True Blue Transformation

The Strategic Plan for SUNY Fredonia 2023-2028

Since its founding in 1948, the SUNY system has evolved to meet the changing needs of New York’s students, communities, and workforce. The State University of New York is committed to serving as the state’s strongest economic and quality-of-life driver and providing quality education at an affordable price to New Yorkers and students from across the country and the world.

SUNY Fredonia’s strategic plan True Blue Transformation reflects SUNY’s commitment to a cutting-edge higher education environment. The plan aligns with the vision offered by Chancellor King which also includes:  Affordable Access, Student Success, Diversity, Equity, and Inclusion, Research and Scholarship, and Economic Development and Upward Mobility. SUNY Fredonia will bring these themes to life through our core priorities, mission, and vision. 

Fredonia Mission Statement

Fredonia educates, challenges, and inspires students to become skilled, connected, creative, and responsible global citizens and professionals. The university enriches the world through scholarship, artistic expression, community engagement, and entrepreneurship.

Vision Statement

As a premier public university, Fredonia aspires to transform our students, our region, and our world through experiential, intellectual and creative endeavors within the traditions of inclusive community and purposeful inquiry.

Guiding commitment

Recruitment & retention of students, faculty, and staff

Academic Excellence 

Definition: The academic student experience will be the core focus at Fredonia, including affordable and accessible cutting-edge experiential learning opportunities, necessary support systems to ensure student success, and a liberal arts foundation paired with in-demand skills students need to thrive as life-long learners in a diverse and ever-changing world.

  1. Develop an in-demand academic array through the creation of a dynamic Academic Master Plan that outlines new academic programs, increased delivery options, and expanded forms of credentialing.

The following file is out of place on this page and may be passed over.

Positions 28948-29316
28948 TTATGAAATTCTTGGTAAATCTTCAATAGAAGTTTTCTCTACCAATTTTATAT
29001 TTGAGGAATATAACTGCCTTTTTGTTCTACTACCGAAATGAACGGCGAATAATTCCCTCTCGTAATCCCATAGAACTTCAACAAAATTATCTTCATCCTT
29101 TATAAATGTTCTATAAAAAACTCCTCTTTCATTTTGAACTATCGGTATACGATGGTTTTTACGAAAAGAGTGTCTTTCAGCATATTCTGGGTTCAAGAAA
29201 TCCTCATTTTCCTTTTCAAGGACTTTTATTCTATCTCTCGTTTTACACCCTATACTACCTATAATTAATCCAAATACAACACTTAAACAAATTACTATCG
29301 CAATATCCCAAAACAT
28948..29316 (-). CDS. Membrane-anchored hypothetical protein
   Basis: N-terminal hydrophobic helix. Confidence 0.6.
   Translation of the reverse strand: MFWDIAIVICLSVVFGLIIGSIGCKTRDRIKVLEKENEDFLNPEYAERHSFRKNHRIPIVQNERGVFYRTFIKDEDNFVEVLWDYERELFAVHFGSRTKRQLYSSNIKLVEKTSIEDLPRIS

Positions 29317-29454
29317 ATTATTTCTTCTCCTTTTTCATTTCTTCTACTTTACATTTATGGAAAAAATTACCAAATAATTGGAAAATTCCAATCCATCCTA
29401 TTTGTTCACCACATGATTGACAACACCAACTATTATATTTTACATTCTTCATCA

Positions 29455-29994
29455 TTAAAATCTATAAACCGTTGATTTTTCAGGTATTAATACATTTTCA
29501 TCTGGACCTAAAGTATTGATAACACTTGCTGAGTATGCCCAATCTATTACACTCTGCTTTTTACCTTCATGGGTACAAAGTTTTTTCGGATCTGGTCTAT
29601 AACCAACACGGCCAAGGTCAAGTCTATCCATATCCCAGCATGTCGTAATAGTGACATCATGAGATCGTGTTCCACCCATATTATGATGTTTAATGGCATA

2. Analyze our academic array through a Program Health Initiative in order to identify areas of strength, areas of improvement, and potential strategic divestments. 
  3. Provide our students with a foundation for college success, engagement, and belonging by ensuring equitable access to academic support services, resources, and technology. 
  4. Invest in high impact practices by supporting and fostering scholarship & creative activity for faculty and students, experiential learning opportunities, study away,  and community-based internships.

Sample Academic Excellence Metrics:

  • Enrollment, both overall and program
  • Number of new in-demand programs
  • Number of credentials other than majors and minors
  • Completion of program health review
  • Percentage of students reporting high-impact experiences (e.g., NSSE)
  • Percentage of HIP experiences offered in program curricula (e.g., study away requirements)
  • Amount of funding available for high-impact experiences (e.g., local funding for service learning opportunities, etc.)
  • Number of hyflex classrooms 
  • Number of digitally delivered courses
  • Student retention rates
  • Student persistence rates
  • Graduation rates
  • Students’ average time to graduation

Financial Sustainability & Stewardship 

Definition: Fredonia will strengthen its  financial position to allow us to continue to thrive as a vibrant comprehensive university.